Netanyahu told NBC that it is “too early to say” who will govern the Strip following the current war. The rulers of the PA “teach their children to hate Israel; they’re paying for slay,” he said, referring to PA payments to terrorists and their families. He added that Palestinian Authority President Abbas said still refused “to condemn this savagery” of October 7.

Netanyahu said Israel plans to maintain “military responsibility” over the Strip after the war because Jerusalem does not trust another entity to prevent terror from creating another stronghold in Gaza.

“I think that the only force right now that can guarantee that Hamas, terrorism does not reappear and taken over Gaza again is the Israeli military. So overall military responsibility will have to be with Israel,” Netanyahu told NBC. “If we want to have peace we have to destroy Hamas.”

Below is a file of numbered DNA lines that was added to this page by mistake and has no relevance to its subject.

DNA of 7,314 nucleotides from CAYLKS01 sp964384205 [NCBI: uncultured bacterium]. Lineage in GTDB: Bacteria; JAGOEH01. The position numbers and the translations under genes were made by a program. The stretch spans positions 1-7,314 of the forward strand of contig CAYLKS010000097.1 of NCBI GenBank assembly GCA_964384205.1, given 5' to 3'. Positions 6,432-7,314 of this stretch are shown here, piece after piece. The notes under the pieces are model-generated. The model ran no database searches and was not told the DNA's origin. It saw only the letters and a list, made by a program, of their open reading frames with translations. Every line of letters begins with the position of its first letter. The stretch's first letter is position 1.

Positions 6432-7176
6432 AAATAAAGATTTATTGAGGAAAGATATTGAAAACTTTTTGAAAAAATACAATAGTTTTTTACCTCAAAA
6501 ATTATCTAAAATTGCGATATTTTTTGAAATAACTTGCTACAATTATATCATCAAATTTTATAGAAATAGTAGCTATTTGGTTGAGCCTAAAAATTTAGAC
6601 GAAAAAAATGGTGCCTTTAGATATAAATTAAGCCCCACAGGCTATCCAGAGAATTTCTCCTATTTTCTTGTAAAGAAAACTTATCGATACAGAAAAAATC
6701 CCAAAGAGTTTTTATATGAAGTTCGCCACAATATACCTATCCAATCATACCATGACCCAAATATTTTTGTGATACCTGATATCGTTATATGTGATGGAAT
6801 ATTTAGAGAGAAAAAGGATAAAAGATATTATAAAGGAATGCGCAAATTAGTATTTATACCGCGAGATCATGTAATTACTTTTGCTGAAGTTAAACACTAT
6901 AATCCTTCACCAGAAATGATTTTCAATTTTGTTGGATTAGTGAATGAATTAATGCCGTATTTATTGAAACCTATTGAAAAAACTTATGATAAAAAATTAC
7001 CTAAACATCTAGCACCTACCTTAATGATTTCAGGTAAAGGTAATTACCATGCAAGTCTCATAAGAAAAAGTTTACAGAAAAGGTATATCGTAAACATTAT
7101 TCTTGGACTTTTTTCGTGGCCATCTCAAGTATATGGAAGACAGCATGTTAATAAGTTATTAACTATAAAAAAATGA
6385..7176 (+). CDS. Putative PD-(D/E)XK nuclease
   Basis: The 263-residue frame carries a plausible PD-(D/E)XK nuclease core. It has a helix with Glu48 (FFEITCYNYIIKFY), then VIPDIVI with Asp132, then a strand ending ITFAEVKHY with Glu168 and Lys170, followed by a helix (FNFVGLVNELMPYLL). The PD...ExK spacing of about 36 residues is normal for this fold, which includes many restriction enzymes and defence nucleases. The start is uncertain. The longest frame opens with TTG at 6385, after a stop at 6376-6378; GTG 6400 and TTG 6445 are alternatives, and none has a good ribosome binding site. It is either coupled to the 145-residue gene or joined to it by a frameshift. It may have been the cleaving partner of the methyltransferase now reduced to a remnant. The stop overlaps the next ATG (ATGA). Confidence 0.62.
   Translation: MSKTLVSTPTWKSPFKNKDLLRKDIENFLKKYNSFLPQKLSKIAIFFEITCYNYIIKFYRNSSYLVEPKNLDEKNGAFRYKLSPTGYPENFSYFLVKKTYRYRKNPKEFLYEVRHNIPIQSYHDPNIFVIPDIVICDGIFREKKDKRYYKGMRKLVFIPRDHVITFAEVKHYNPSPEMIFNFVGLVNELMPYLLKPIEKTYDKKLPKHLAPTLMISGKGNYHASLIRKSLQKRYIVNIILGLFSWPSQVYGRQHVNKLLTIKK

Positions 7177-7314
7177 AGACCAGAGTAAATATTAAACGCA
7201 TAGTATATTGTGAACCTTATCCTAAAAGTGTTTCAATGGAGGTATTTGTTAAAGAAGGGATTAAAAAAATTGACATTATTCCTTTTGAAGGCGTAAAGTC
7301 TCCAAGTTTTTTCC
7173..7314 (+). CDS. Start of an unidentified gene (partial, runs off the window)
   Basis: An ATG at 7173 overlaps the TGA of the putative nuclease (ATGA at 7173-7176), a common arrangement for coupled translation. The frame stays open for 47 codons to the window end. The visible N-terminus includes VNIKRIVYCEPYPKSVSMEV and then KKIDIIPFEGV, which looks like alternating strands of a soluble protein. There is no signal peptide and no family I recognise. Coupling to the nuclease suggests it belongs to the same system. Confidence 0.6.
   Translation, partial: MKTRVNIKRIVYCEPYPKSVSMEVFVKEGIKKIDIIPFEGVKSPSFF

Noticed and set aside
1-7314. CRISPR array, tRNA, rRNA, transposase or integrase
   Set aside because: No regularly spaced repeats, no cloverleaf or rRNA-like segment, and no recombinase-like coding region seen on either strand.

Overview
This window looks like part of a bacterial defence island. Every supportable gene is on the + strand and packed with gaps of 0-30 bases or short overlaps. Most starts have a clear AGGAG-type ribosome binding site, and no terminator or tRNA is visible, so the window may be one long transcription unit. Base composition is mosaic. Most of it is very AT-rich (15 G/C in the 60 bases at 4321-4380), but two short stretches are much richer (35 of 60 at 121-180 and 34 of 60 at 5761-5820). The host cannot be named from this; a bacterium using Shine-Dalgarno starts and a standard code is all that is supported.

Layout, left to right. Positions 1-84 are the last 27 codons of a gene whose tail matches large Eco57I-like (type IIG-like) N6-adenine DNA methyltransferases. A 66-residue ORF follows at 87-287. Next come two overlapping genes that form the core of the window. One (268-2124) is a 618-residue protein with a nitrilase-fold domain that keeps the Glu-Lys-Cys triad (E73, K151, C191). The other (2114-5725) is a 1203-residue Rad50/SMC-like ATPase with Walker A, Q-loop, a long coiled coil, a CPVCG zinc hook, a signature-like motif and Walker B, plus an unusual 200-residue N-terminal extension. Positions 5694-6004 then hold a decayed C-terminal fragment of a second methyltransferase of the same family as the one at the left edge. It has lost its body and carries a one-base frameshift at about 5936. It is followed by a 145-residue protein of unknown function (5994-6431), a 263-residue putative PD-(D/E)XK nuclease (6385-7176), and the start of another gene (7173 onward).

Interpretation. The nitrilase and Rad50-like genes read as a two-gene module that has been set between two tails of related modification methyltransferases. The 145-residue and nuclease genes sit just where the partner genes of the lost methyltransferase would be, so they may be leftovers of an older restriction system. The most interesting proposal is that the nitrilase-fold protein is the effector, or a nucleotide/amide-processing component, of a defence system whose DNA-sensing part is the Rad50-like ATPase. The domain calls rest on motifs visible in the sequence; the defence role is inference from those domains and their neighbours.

White House National Security Advisor Jake Sullivan responded to Netanyahu’s apparent rejection of returning the PA to Gaza, telling CNN, “There should be unified political leadership across both the West Bank and Gaza. The Palestinian Authority is the political leadership in the West Bank. Over the long term, of course, the determination of how the West Bank and Gaza are governed will be up to the Palestinian people.”

Netanyahu also slammed those taking part in mass protests in the US and across Europe and demanding Israel enact an immediate ceasefire as “misguided.”

“Those who protest for Hamas, you’re protesting for sheer evil,” Netanyahu told NBC News, adding that some demonstrators are “misguided people who do not know the facts.”

Pro-Palestinian and anti-Israel protests, and threats against Jewish students, have been particularly hostile on American campuses, and Netanyahu said the embrace of Hamas’s narrative by some students and faculty is “an indictment of higher education in some of our universities.”

Netanyahu said Israel must win its current war with Hamas, echoing Hebrew-language comments about the need to return security for border region residents.

“There’s no life for us, there’s no future for us” if we don’t win, he said.

Times of Israel staff and Jacob Magid contributed to this report.